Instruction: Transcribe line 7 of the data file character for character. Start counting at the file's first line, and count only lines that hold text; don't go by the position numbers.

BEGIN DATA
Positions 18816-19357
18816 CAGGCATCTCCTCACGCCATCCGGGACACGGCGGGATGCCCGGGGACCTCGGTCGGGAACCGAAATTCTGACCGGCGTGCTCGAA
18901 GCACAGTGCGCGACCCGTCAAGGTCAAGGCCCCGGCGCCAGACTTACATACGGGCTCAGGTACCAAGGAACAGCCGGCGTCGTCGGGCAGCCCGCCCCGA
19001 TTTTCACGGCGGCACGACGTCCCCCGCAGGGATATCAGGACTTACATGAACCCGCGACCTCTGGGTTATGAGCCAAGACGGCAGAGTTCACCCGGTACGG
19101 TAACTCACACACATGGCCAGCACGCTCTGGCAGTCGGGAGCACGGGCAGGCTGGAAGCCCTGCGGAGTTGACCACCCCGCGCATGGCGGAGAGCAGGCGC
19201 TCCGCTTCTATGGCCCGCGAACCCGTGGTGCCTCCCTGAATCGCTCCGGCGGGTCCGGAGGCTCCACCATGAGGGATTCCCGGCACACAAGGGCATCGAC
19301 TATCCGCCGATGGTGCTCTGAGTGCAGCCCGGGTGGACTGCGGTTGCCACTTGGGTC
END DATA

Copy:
19301 TATCCGCCGATGGTGCTCTGAGTGCAGCCCGGGTGGACTGCGGTTGCCACTTGGGTC